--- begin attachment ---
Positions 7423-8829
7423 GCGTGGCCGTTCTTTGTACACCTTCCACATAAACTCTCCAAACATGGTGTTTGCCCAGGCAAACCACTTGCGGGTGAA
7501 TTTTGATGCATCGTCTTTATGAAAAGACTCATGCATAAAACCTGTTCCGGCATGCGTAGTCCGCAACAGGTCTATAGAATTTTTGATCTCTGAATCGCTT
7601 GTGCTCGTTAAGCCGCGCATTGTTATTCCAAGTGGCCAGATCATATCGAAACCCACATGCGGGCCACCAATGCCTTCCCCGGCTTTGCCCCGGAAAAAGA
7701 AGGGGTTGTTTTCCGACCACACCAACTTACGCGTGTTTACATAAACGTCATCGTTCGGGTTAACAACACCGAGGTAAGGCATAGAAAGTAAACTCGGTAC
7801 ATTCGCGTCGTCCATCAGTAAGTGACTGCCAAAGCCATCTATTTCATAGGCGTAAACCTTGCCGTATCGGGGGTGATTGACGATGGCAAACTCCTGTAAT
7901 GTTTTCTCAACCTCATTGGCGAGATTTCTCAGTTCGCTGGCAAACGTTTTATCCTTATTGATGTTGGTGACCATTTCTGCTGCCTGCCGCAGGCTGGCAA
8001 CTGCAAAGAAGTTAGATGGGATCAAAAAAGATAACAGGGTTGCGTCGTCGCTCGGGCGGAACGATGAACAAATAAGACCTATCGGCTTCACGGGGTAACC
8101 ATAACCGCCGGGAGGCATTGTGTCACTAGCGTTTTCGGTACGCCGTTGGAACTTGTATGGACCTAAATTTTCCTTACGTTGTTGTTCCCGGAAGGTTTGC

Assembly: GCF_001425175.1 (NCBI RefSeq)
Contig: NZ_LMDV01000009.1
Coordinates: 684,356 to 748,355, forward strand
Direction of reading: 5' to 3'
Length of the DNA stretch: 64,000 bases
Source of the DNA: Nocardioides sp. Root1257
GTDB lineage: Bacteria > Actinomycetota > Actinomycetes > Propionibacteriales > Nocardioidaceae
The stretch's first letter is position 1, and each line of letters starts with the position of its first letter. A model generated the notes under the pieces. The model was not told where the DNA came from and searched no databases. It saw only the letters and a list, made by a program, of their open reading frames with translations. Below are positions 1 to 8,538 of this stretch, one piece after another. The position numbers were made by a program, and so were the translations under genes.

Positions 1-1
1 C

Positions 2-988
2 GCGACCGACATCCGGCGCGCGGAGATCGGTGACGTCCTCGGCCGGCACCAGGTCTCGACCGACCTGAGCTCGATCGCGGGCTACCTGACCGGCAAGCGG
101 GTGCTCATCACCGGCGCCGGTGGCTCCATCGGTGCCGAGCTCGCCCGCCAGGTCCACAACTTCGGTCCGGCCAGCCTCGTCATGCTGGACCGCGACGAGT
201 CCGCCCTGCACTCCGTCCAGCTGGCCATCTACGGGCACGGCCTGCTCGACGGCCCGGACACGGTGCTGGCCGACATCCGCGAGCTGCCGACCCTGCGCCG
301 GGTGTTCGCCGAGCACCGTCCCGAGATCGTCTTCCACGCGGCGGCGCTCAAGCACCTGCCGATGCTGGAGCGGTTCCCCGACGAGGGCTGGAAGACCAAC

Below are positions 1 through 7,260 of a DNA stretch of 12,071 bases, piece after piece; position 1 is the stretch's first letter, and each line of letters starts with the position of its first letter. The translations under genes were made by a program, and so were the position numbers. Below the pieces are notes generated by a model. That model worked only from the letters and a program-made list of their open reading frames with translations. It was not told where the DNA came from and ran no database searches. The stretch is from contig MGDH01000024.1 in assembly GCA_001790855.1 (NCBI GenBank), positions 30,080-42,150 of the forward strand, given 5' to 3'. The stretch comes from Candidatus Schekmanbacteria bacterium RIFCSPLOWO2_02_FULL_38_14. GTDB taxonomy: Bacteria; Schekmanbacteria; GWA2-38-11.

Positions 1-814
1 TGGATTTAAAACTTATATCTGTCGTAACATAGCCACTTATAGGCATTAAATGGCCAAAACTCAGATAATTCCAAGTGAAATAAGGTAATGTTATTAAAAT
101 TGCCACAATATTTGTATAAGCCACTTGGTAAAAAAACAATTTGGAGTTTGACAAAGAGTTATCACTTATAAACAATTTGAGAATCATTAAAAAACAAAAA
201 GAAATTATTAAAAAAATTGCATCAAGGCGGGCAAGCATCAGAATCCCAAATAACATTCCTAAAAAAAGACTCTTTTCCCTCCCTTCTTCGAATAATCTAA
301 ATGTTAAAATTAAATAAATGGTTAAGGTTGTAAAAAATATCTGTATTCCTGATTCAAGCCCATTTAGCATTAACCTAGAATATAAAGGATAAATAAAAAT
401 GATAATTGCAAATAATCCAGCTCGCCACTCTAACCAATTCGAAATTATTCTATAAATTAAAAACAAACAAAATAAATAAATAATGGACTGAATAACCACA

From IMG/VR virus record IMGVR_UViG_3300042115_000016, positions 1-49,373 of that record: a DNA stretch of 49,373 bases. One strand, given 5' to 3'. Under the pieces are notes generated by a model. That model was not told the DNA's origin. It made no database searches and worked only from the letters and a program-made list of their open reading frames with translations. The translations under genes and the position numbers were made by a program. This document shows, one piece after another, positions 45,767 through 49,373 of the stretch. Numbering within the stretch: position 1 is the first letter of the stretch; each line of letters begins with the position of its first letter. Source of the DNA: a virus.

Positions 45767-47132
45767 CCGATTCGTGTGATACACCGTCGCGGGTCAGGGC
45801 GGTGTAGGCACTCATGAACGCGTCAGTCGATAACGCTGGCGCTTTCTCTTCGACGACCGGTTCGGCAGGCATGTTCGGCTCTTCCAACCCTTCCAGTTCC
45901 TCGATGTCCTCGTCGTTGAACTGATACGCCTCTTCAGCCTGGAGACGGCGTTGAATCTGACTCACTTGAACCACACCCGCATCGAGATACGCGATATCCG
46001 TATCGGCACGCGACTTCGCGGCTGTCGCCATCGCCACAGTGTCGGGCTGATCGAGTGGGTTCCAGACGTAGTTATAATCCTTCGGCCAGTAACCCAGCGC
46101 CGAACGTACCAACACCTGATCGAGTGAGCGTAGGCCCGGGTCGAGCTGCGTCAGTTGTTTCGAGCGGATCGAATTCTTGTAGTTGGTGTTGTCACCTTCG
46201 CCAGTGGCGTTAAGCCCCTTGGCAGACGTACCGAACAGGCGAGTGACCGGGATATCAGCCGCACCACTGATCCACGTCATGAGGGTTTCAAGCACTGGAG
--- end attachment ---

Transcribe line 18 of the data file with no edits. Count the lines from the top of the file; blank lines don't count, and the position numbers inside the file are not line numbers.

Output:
Positions 1-1